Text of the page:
Guest column: Division of dollars per student doesn’t tell the whole story

By DENNIS GOLDBERG, guest columnist

As Brown County Schools embarks on the challenge of securing a general fund referendum, it is important that our community understands the various methods used to compare the expenditures of school districts throughout the state of Indiana.

The design and application of the various methods that are typically used for comparing similar school districts to a single school district (in this case, Brown County Schools) needs to be carefully analyzed.

All too often we accept the foundations of a particular comparison without question and therefore allow ourselves to be misled.

It is rather easy for one to present comparative data as a statistical tool to explain or to make a point. However, not all methods or data that are used to compare school districts are valid, nor are they defensible.

In an effort to establish and explain the difference(s) between several school districts, it is important to select districts that are relatively similar in their basic demographics. The typical demographic data points used for selecting comparable school districts are:

The number of students enrolled in a school district

Community type: urban, suburban or rural

Socioeconomic status: The percentage of free and reduced-price meal eligibility

To a lesser degree, the physical proximity of other school districts to the district being discussed (Brown County Schools).

The school districts to be compared with Brown County Schools are Lawrenceburg Community Schools, Decatur County Community Schools, Greensburg Community Schools, South Gibson School Corporation, Lakeland School Corporation and Greencastle Community Schools.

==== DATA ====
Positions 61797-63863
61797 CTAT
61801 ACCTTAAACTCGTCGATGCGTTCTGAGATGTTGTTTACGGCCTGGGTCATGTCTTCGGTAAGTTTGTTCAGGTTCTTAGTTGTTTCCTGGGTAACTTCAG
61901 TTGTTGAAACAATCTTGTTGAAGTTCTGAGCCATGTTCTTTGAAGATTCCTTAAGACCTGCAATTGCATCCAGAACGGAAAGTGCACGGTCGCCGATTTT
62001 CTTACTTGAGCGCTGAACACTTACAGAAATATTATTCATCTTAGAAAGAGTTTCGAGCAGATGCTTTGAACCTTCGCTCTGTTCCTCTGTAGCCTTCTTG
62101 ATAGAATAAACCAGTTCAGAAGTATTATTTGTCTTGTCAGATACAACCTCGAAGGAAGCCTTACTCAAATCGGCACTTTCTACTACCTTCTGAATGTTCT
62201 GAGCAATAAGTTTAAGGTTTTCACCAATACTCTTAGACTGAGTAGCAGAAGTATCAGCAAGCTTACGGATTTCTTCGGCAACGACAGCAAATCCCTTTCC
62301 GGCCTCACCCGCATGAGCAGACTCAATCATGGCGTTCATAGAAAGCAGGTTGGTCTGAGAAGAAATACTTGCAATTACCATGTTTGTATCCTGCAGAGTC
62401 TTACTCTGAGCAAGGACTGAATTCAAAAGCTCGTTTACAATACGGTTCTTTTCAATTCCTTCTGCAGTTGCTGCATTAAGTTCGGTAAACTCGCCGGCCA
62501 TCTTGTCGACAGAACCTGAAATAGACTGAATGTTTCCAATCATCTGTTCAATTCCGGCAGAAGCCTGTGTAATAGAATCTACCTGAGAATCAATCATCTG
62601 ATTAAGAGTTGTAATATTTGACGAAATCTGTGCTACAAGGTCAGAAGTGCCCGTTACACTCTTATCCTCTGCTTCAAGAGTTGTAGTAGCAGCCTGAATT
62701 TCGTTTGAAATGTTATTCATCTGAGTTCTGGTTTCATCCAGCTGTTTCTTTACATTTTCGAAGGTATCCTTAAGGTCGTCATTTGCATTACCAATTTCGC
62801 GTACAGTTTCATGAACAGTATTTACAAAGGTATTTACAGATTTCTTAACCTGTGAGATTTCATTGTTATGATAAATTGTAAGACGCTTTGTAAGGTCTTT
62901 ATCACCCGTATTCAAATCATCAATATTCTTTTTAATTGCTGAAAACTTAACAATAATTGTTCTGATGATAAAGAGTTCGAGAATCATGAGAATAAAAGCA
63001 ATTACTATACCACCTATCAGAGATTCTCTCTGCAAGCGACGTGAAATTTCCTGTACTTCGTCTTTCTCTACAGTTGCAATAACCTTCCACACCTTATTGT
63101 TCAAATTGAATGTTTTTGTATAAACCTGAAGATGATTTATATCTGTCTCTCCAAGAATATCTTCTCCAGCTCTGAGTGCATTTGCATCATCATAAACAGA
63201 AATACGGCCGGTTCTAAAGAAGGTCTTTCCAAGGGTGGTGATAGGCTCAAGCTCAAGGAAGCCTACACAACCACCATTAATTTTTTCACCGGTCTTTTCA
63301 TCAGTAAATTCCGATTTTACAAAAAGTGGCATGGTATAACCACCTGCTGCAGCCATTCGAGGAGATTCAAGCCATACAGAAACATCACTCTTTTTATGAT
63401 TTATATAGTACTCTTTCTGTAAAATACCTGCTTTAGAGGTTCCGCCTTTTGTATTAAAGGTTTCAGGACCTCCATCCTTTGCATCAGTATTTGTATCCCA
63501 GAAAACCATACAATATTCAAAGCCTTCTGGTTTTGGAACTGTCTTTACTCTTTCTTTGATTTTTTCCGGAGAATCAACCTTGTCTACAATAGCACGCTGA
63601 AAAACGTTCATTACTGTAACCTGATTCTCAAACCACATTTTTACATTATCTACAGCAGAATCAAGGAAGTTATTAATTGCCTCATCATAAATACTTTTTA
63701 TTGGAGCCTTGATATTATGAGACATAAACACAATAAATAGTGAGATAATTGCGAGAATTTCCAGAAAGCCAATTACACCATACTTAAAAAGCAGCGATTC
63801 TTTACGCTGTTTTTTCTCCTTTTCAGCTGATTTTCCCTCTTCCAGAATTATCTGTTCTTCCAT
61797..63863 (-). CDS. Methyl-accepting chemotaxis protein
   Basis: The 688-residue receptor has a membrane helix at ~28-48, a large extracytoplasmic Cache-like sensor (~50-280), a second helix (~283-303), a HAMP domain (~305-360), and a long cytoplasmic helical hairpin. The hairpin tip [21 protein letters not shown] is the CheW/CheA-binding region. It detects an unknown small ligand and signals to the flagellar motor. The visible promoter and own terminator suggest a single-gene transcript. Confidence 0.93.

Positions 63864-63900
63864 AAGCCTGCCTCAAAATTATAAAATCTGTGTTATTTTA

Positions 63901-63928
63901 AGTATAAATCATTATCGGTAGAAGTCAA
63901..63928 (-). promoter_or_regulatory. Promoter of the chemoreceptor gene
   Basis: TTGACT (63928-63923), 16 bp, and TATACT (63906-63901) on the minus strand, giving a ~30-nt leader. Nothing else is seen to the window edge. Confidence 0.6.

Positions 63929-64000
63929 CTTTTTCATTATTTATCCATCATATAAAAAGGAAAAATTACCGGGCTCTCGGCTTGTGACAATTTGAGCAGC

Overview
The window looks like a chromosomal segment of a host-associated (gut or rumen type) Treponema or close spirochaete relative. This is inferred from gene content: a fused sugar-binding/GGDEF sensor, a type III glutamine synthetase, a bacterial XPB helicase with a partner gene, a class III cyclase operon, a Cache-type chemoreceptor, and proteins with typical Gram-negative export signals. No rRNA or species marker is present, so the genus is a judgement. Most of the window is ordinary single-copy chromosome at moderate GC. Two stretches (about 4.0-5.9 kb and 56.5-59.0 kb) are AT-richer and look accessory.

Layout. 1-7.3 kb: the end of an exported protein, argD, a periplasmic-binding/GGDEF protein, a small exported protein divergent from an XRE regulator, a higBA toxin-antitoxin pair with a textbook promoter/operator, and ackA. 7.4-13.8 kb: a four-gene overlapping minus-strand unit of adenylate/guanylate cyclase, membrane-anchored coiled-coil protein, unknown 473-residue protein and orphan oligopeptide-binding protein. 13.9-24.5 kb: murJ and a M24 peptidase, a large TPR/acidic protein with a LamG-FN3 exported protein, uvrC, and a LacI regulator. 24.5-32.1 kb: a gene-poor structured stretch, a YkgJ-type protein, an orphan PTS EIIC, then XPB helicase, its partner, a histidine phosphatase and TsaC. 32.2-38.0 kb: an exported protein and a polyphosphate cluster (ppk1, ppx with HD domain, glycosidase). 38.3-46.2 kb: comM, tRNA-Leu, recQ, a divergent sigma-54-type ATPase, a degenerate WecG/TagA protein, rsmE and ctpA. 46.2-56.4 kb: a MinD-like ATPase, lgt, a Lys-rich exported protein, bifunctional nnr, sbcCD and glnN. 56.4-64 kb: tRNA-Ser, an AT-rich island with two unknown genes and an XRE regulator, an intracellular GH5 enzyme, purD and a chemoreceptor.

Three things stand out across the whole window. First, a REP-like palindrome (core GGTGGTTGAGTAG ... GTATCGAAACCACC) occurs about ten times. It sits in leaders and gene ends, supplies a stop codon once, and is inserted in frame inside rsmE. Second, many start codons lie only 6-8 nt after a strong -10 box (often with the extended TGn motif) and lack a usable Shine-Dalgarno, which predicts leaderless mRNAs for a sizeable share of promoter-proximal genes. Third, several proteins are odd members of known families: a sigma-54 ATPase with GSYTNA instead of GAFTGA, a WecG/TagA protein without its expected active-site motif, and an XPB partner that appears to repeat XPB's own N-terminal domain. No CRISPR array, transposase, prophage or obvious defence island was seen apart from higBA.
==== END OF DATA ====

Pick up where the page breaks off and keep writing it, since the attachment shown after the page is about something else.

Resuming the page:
The most common measurement used to compare similar school districts is some variation of a “budget dollar amount” of a school district, divided by the student enrollment of the same district.

This is a formula that we will refer to as the “budgetary per-pupil cost.” Using the “budgetary per-pupil cost” formula for comparing similar school districts is misleading and lacks validity.

Reasons for this fact include the variations of the number of school buildings, percentage of special education students, percentage of students receiving free and reduced meals, and the variations of the landscape in a given area.

All school districts in Indiana are required by state law to use a “fund-based accounting” system. This accounting system separates, by function, revenues and expenditures into a variety of funds for defined purposes.

The most common fund is the general fund. The primary use of the general fund is to pay salaries, wages and benefits; you wouldn’t expect to see bus transportation costs being charged to the general fund.

In order to draw comparisons to the funds that will be mentioned, we will use the 2016 budget orders that all seven districts received during January or February 2016. The budget order is developed by the Department of Local Government Finance.